Church of the Virgin of Blachernae (Istanbul) From OrthodoxWiki Jump to: navigation, search The Church of Panagia Blachernae (full name in Greek: Θεοτòκος τών Βλαχερνών (pr. Theotókos tón Blachernón); Turkish name: Meryem Ana Kilisesi) is located in Istanbul, in the district of Fatih, in the neighbourhood of Ayvansaray, along Mustafa Paşa Bostanı Sokak. It lies a few hundred meters inside the walled city, at a short distance from the shore of the Golden Horn. The building is protected by a high wall, and preceded by a garden. History The church is near the northern tip of the walls of Theodosius built by the Empress Pulcheria (ca. 450-453), and her husband, Emperor Marcian (450-457). They had the church built on the site of a sacred spring, which was a place of...Read more
www.turkeytravelplanner.com/go/Istanbul/Sights/Sultanahmet/TurkIslamArtMuseum.html Istanbul‘s Museum of Turkish and Islamic Art (Türk-Islam Eserleri Müzesi), on the Hippodrome across from the Blue Mosque (map), is a treasure-house of beautiful objects from the Ottoman (14th to 20th centuries), Seljuk (11th to 13th centuries), and earlier periods beginning in the 8th century. The best art was religious art during the Ottoman Empire, just as it was in medieval Europe. Turkish carpets, i...Read more
Thronged by thousands daily, Istiklal Caddesi is chock full of buildings that reflect the cultural changes of the recent period and the dynamism of the times. With their cinemas, theaters, restaurants, cafes and art galleries, the famous arcades of Beyoğlu preserve their original vitality even as their owners and regulars come and go. Suriye (Syria) Pasaj – ISTANBUL’S MOST RESPLENDENT ARCADE At the lower end of İstiklal Caddesi another arcade rises before us which distinguishes itself from all the others. Built by Suriye Paşa in the 1880′s, the Suriye (Syria) Pasaj is the most resplendent of them all on the interior. The original building was designed with a shopping area on the lower level and dwellings on the upper levels and is said to be the first building after...Read more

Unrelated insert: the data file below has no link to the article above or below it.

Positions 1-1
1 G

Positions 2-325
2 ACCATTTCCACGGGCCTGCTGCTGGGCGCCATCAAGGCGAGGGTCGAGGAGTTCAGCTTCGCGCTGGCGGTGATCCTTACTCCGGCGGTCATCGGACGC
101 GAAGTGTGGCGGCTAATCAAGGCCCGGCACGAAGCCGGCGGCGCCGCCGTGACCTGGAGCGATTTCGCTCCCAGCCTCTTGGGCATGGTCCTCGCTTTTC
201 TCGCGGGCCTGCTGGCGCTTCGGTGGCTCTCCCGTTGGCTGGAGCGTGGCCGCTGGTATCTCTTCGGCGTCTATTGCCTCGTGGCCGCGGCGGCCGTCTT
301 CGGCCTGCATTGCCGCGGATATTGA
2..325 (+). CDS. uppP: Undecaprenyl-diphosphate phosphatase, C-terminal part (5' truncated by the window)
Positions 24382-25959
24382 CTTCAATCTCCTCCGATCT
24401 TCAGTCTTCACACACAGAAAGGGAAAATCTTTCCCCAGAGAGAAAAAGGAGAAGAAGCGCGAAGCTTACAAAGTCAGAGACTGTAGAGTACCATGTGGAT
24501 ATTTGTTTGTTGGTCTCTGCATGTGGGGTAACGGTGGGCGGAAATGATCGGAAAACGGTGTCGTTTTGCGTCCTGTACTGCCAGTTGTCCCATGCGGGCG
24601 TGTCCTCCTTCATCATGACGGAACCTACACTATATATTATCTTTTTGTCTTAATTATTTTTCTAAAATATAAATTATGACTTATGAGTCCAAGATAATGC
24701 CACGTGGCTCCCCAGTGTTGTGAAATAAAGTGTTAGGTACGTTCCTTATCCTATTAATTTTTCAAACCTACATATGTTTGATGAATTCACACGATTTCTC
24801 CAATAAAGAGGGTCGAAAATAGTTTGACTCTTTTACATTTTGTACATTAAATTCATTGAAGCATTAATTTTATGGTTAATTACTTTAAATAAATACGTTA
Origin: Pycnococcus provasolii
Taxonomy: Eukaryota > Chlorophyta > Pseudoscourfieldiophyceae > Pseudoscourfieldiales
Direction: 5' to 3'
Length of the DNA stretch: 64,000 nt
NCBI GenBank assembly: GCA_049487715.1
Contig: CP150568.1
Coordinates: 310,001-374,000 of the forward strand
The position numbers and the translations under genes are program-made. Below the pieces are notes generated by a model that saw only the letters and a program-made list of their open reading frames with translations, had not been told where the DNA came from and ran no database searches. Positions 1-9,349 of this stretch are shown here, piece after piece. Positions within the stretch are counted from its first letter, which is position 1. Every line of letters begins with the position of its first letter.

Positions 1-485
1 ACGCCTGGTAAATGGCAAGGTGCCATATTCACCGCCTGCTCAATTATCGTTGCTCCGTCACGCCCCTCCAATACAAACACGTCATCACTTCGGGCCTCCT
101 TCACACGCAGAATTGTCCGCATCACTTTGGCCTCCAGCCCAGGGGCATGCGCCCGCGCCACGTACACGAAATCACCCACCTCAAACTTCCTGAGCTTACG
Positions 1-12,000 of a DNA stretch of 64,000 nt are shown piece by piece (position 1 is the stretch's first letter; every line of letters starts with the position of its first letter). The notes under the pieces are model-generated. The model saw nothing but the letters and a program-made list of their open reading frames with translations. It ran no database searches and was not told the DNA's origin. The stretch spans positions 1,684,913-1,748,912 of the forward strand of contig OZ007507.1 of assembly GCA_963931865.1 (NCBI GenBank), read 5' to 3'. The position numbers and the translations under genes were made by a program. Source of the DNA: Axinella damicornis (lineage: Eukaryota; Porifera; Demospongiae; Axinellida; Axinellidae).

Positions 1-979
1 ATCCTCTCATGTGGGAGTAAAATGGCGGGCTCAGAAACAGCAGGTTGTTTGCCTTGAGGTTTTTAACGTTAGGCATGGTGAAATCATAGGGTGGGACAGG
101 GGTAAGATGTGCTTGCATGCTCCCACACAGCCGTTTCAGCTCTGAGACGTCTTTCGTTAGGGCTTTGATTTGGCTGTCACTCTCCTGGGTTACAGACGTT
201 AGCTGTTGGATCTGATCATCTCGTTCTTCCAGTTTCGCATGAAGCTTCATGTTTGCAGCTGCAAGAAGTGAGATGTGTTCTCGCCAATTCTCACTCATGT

The Byzantine church dedicated to the Virgin “Pammakaristos” (The Most Happy) was built in 1261. After the Conquest, it was used as a nunnery and it became the see of Christian Orthodox Patriarchate between 1455-1587, then converted into a mosque in the 16th century changing its name to Fethiye. Its parekleison (burial corridor) was opened as a museum recently where you can see beuatiful Byzantine mosaics and some frescoes. Open daily between 09:30-16:30 except Wednesdays.Read more
Once more important than coffee houses as meeting places, the disrobing hall at Cemberlitas Hammam. Fritz von der Schulenburg / Cornucopia Splendid Renaissance baths still flourish at the entrance to Istanbul’s Grand Bazaar. Built for the mother of Sultan Murad III, the all-powerful Nurbânu, and opened in 1584, today the Çemberlitas Hammam is the liveliest of Istanbul’s grand baths. Nurbanu Sultan, wife of Selim II, the intelligent, immensely wealthy patron of the Çemberlitas baths, b...Read more
It is not only the Hippodrome’s, but also Istanbul’s oldest monument. It is dated as 15th century BC; that is to say, this obelisk is 3500 years old. The Pharaoh made it built fort he memory of his victory. There are similar ones in Egypt and in many other big cities of Europe. In 390 BC, the Byzantine Emperor Theodosius I brought it from Amon Temple of Karnak in the Luxor region in Egypt and it was erected in its present place of today. Although in every 100 years average 6.5 scale eart...Read more
It’s one of the oldest Byzantine cisterns of Istanbul; it was built by Philoxenus to the west of the Hippodrome as a huge water storage in the 4th century AD during the reign of Constantine the Great. The dimensions of the cistern are 64 x 56 meters with 15 meters of height and there were 224 original columns, out of which 212 of them survived until our days. The brick arches and the roof surrounded by tick walls are supported by these columns. Binbirdirek in Turkish means “Thousand and one columns”, referring probably to its many columns. During the Ottoman period it was used as a silk threads production atelier and unfortunately as a dump during the Republic period. It was opened to the public in 2002 after a long restoration period. Besides being a museum, today the...Read more
History of the Pantokrator Monastery – Zeyrek Djami above: The Pantokrator from an early 20th century picture showing the three churches with their respective apses. Many people date the beginning of the Byzantine Empire to the year of the founding of Constantinople of “New Rome” by the Emperor Constantine in the year 324 AD. The name “Byzantine Empire” is a recent creation, the inhabitants of this empire identified themselves as Romans or just Christians. Throu...Read more